Animals/Wildlife

Bob Wick / U.S. Fish and Wildlife Service

The greater sage grouse, a bird whose range spans 11 western states, including Colorado, will not be listed under the Endangered Species Act. Sally Jewell, the U.S. Secretary of the Interior, announced the decision in a video released on Twitter.

Jewell cited the efforts of land-owners and government in states like Colorado and Wyoming, who have invested proactively in plans to protect the sagebrush landscape, which she said was suffering from “death by a thousand cuts.”

Shelley Schlender / RMCR

Colorado's South Platte River basin is a powerhouse for crops and cattle. Massive reservoirs quench the region's thirst, with farm fields generally first in line. Wildlife? It's often last.

A small win-win though is giving waterfowl a little more room at the watering hole. It's a program that creates warm winter ponds for migrating ducks — then gives the water back, in time for summer crops.

Paul Bentzen, via Cameron Ghalambor

Evolution may take place much faster than scientists previously thought. New findings suggest that it’s possible some species could adapt quickly to survive a shifting environment, as in the case of climate change.

Researchers at Colorado State University found that when they took guppies from an area teeming with predators and placed them in an area with no predators, the fish showed changes in genes after just a few generations.

“We found that the chemical cue of a predator is enough to elicit a whole series of changes,” says Cameron Ghalambor, a biology professor at CSU and lead author of the study.

The greater sage grouse is a peculiar and distinctly Western bird. It's about the size of a chicken and about as adaptable as the dodo bird, which is to say it's not very adaptable at all — at least not in a human-driven time scale.

In biological terms, the greater sage grouse is perfectly adapted for its habitat: the rolling hills of knee-high silver scrub that's sometimes called the sagebrush sea. It's the oft-forgotten parts of the fast-changing West — The Big Empty, as settlers used to call it.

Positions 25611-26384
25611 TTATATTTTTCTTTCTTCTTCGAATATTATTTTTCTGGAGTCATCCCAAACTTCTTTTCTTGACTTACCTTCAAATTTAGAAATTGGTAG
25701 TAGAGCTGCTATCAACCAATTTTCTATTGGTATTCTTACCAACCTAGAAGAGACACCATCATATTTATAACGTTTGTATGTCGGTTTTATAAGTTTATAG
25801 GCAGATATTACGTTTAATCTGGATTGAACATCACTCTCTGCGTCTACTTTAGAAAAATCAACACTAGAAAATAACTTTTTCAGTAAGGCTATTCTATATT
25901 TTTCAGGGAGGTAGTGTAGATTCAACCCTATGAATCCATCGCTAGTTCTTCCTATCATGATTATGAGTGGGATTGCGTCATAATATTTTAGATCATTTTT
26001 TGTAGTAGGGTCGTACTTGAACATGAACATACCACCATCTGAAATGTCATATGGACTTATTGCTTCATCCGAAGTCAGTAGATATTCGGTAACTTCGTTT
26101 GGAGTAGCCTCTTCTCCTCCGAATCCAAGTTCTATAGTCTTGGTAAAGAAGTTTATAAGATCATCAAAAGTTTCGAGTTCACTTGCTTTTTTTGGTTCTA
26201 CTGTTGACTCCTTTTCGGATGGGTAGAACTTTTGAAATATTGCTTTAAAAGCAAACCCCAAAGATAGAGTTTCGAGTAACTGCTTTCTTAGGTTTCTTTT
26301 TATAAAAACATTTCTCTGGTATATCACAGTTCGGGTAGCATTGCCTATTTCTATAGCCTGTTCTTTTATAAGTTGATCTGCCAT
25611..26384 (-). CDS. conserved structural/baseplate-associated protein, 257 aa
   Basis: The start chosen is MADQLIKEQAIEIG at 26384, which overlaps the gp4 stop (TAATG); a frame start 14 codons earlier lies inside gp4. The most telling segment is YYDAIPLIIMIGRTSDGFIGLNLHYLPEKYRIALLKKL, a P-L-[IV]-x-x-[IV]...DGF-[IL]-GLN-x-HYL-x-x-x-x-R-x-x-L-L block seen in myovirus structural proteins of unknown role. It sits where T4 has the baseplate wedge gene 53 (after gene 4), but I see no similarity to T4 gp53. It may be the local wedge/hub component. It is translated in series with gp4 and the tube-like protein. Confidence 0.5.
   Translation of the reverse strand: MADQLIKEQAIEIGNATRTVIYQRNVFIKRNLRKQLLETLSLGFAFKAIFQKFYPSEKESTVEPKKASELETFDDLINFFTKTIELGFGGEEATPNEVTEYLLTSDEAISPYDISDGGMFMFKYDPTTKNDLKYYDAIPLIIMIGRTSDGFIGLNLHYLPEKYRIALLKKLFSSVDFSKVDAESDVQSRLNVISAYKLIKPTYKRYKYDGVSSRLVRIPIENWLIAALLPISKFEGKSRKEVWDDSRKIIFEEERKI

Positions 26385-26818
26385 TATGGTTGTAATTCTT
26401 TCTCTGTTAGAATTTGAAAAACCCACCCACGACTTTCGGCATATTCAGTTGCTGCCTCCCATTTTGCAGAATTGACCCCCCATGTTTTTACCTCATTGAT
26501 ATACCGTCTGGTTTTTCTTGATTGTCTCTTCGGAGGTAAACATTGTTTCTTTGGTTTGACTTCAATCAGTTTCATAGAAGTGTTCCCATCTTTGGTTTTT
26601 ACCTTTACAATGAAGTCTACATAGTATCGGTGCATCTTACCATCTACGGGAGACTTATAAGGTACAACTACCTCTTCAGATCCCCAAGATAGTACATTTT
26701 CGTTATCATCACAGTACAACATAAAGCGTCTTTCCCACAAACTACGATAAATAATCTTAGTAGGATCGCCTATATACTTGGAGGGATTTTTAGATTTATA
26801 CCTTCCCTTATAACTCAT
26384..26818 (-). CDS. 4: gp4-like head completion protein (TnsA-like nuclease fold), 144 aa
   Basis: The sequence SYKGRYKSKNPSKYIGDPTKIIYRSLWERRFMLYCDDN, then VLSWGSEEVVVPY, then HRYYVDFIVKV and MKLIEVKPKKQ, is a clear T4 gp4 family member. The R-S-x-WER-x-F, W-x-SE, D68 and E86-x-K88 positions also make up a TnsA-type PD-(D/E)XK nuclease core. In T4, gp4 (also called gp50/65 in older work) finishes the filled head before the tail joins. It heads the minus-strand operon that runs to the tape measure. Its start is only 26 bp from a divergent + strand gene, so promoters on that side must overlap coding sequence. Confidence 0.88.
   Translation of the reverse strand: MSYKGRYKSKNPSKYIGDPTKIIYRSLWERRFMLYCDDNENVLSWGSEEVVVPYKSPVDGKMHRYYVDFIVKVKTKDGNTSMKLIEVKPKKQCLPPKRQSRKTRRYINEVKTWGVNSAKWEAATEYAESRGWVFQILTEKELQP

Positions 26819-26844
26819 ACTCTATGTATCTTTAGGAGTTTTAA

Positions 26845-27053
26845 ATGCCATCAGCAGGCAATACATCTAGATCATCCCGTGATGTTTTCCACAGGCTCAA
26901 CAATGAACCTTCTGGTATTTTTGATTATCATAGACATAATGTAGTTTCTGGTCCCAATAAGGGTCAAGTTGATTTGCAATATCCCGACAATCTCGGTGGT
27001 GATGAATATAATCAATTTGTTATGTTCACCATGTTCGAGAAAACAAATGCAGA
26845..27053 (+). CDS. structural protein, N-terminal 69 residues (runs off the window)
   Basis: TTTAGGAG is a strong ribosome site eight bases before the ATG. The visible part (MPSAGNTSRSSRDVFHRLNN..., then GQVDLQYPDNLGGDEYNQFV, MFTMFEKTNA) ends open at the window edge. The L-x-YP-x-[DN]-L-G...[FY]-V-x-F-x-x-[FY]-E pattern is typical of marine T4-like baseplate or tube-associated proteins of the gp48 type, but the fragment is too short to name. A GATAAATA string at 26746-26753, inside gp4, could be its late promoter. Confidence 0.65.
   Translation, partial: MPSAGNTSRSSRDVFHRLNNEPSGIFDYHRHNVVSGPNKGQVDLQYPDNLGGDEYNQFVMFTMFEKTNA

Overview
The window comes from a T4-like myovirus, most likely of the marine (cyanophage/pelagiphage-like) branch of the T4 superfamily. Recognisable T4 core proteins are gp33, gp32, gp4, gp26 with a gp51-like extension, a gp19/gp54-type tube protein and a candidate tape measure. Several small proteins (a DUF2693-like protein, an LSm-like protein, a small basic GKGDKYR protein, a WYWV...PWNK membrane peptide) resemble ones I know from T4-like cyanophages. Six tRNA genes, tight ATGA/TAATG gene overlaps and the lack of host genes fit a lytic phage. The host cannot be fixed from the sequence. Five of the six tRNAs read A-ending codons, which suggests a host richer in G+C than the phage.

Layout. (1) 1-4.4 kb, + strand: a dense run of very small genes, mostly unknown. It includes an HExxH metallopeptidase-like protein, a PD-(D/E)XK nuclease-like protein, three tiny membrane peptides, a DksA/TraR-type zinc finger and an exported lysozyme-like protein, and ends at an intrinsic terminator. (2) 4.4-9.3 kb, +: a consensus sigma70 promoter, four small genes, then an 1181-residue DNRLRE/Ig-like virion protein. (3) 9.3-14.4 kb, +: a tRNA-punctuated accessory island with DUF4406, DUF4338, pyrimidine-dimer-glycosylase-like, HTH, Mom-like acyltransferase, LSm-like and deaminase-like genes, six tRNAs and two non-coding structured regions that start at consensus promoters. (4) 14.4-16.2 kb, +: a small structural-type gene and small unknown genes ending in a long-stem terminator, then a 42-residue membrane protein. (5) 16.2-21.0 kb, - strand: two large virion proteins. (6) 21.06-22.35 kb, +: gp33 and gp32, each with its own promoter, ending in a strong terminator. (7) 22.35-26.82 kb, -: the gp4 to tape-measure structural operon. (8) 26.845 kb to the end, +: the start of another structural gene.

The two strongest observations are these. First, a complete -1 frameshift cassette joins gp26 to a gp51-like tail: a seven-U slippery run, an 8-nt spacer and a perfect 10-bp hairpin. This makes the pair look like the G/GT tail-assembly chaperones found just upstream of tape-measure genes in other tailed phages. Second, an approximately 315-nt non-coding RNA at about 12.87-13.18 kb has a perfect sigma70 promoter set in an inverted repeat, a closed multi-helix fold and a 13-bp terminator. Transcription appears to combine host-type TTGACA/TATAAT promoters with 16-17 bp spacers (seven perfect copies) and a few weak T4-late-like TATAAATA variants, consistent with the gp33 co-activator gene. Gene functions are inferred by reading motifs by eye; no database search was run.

Courtesy of Sandy Scott

Sandy Scott has shot thousands of African wildlife. Of course, when she's shooting lions, cheetahs and elephants, it's with a Nikon.

"You know, a picture really is worth a thousand words," Scott said.

A member of Artist Ambassadors Against Poaching, the wildlife artist is hoping the sculptures she crafted using photos from a 2013 African safari will be worth a life.

Jennifer Kleffner / Colorado Parks and Wildlife

In mid-June, a wayward moose made an appearance on Colorado's eastern plains. It has been seen near the town of Crook.

In case you were wondering, moose don't live on Colorado's eastern plains. As Jennifer Churchill, a public information officer for Colorado Parks and Wildlife, points out, "there's not really good moose habitat out there."

Nonetheless, this moose, likely a yearling from Wyoming, has made its way to farm country. While it might stick out like a sore thumb amid cornfields and cattle grounds, moose visits in farm country aren't entirely unusual.